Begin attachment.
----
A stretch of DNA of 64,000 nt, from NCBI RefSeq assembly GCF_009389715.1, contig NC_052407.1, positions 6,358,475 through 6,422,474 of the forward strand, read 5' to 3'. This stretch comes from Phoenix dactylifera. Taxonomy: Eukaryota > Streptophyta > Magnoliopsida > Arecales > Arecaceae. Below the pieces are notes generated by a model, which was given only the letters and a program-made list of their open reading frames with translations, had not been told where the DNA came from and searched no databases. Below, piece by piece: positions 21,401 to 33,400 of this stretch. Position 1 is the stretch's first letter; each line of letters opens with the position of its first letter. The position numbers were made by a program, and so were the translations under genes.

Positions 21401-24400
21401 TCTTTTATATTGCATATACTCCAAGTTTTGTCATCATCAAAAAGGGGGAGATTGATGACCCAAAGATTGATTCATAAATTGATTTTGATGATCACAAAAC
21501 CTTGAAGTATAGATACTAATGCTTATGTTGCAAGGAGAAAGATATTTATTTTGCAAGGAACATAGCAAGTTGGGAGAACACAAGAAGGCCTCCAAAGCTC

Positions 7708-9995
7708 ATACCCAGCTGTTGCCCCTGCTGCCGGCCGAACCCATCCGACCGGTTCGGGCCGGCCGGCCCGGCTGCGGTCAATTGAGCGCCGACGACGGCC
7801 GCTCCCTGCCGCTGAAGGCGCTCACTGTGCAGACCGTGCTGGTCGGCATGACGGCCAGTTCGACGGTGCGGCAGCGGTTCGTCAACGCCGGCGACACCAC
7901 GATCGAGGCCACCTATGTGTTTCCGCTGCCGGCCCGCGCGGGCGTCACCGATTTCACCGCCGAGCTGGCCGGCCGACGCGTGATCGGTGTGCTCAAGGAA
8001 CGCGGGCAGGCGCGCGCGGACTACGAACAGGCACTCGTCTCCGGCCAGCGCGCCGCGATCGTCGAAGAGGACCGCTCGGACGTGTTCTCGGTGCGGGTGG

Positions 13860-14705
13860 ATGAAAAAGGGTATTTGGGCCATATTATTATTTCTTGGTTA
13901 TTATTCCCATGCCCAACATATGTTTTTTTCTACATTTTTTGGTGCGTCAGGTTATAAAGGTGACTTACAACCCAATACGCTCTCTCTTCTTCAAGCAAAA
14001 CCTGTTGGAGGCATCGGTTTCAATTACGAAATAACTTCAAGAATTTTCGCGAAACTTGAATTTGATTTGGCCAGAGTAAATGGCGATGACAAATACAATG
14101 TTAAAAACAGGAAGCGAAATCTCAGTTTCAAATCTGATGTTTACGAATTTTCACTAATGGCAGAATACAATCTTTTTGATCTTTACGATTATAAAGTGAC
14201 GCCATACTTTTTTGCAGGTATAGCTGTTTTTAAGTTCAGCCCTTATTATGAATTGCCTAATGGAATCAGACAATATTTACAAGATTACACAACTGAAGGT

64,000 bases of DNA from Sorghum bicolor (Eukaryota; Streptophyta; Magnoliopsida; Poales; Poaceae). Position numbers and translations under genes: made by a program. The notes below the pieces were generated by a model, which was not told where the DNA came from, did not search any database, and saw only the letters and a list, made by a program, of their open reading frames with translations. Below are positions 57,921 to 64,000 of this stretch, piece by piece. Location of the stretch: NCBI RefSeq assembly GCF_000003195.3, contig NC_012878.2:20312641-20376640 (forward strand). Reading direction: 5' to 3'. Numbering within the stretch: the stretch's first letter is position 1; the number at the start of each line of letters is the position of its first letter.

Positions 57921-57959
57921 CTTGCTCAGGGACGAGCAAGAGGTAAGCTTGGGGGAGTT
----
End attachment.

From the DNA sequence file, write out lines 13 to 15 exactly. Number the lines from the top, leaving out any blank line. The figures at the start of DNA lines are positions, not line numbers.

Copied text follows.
14001 CCTGTTGGAGGCATCGGTTTCAATTACGAAATAACTTCAAGAATTTTCGCGAAACTTGAATTTGATTTGGCCAGAGTAAATGGCGATGACAAATACAATG
14101 TTAAAAACAGGAAGCGAAATCTCAGTTTCAAATCTGATGTTTACGAATTTTCACTAATGGCAGAATACAATCTTTTTGATCTTTACGATTATAAAGTGAC
14201 GCCATACTTTTTTGCAGGTATAGCTGTTTTTAAGTTCAGCCCTTATTATGAATTGCCTAATGGAATCAGACAATATTTACAAGATTACACAACTGAAGGT